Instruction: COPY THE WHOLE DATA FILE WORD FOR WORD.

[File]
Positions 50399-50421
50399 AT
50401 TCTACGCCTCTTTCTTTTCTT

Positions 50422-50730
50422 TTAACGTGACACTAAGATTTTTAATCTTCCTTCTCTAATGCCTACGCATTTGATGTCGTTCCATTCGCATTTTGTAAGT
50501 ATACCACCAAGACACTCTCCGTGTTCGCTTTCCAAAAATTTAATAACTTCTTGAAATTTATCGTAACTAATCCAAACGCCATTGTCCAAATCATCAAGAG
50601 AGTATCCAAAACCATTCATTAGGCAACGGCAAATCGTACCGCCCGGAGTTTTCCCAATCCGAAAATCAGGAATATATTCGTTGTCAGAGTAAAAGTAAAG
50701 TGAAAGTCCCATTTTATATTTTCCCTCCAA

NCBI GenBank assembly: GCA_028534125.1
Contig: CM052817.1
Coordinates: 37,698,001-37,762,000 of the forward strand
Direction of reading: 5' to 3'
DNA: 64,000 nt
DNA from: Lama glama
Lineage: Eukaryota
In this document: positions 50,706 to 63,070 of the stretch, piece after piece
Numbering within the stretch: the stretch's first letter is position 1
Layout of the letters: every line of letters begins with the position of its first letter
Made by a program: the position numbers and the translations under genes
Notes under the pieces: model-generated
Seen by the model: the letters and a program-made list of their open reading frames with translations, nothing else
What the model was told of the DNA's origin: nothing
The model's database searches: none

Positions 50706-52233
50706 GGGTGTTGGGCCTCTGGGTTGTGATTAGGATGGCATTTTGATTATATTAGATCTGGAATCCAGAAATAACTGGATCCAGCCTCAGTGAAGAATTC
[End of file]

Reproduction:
Positions 50399-50421
50399 AT
50401 TCTACGCCTCTTTCTTTTCTT

Positions 50422-50730
50422 TTAACGTGACACTAAGATTTTTAATCTTCCTTCTCTAATGCCTACGCATTTGATGTCGTTCCATTCGCATTTTGTAAGT
50501 ATACCACCAAGACACTCTCCGTGTTCGCTTTCCAAAAATTTAATAACTTCTTGAAATTTATCGTAACTAATCCAAACGCCATTGTCCAAATCATCAAGAG
50601 AGTATCCAAAACCATTCATTAGGCAACGGCAAATCGTACCGCCCGGAGTTTTCCCAATCCGAAAATCAGGAATATATTCGTTGTCAGAGTAAAAGTAAAG
50701 TGAAAGTCCCATTTTATATTTTCCCTCCAA

NCBI GenBank assembly: GCA_028534125.1
Contig: CM052817.1
Coordinates: 37,698,001-37,762,000 of the forward strand
Direction of reading: 5' to 3'
DNA: 64,000 nt
DNA from: Lama glama
Lineage: Eukaryota
In this document: positions 50,706 to 63,070 of the stretch, piece after piece
Numbering within the stretch: the stretch's first letter is position 1
Layout of the letters: every line of letters begins with the position of its first letter
Made by a program: the position numbers and the translations under genes
Notes under the pieces: model-generated
Seen by the model: the letters and a program-made list of their open reading frames with translations, nothing else
What the model was told of the DNA's origin: nothing
The model's database searches: none

Positions 50706-52233
50706 GGGTGTTGGGCCTCTGGGTTGTGATTAGGATGGCATTTTGATTATATTAGATCTGGAATCCAGAAATAACTGGATCCAGCCTCAGTGAAGAATTC